5.    The Brothers Karamazov by Fyodor Dostoevsky. “I managed a 96 on the longest and probably the best paper I wrote in college on religion in The Brothers K. And I was docked ten points for turning it in late.”

I was hoping you could start us off with a reading one of your poems.

Surely. The poem is called “Backpacking.”

As it always is after heavy rain
The trail through the Greens was treacherous slime.
He never once asked if I was OK.

We mounted hills, crossed splashing streams,
Maintained through slog the ridge’s spine.
He held a steady pace behind me.

The packs grew heavy as the day wore away,
My legs cramped up on every climb.
He never once asked if I was OK.

Begun at dawn, by dusk my feet
Dragged in tiny steps. Mile
After mile he held the pace behind me.

After sixteen miles of Vermont’s Long Trail,
We might need a head lamp’s light
By the end—did he wonder if I was OK?

By then my broken blisters were bleeding,
The shelter loomed as black as night.
His steady pace held up behind me.

My grandson gave me what I needed that day:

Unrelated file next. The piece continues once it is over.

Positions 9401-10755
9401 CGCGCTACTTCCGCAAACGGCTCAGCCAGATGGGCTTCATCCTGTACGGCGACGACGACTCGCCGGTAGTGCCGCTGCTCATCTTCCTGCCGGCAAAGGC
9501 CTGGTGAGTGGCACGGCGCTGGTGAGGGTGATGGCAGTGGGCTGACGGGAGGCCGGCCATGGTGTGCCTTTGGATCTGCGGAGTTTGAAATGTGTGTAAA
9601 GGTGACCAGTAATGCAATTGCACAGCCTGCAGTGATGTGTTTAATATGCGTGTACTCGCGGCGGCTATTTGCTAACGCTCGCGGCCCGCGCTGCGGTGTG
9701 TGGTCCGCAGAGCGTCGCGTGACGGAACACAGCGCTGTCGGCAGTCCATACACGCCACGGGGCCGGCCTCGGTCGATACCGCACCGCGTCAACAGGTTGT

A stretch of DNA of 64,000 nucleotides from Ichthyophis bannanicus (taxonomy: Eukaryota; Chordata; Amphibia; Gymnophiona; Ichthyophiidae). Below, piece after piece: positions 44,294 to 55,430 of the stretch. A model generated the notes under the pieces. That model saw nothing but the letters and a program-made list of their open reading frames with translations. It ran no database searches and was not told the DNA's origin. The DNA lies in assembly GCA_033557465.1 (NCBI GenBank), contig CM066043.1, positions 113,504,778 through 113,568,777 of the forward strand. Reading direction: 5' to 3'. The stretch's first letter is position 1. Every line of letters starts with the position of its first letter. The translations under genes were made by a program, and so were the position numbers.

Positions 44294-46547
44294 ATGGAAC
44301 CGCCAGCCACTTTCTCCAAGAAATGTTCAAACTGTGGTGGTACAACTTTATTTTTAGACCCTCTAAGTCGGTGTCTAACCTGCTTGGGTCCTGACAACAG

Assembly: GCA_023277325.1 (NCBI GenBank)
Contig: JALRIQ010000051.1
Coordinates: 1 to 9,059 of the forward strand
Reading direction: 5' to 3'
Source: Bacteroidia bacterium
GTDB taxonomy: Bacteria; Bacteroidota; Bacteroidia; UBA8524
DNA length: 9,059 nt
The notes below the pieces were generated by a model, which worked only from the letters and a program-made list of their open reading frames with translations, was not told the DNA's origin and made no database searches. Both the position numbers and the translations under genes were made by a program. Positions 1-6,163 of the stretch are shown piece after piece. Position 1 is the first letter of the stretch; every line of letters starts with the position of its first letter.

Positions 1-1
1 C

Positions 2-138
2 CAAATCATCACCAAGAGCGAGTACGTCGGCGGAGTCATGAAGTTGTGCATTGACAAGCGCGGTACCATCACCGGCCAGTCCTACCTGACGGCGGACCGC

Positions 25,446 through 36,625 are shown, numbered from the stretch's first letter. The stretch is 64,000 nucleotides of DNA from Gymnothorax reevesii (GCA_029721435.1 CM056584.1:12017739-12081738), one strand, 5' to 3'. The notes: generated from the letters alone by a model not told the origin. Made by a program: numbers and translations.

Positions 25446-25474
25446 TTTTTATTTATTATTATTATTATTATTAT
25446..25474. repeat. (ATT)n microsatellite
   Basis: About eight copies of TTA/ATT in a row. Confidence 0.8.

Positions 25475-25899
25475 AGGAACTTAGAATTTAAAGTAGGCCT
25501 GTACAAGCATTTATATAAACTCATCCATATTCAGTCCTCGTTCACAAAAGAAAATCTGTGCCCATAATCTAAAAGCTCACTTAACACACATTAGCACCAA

Fortitude, respect, not sympathy.
He never once asked if I was OK,
Just held a steady pace behind me.

A lot of this book seems inspired by, well, partly by family, of course, but also by wilderness. You’re going deep into the woods in New Hampshire’s North Country, northern Maine, Vermont. What inspires you about these locations?

Well, I’ve been climbing mountains since I was four years old. My parents took me up Mount Monadnock and we did it every year thereafter. They were lifetime members of the Appalachain Mountain Club, so we did a lot of camping and canoeing, especially in Northern New England, but occasionally farther afield. So that would be a natural place for me to start to write.

And you still hike?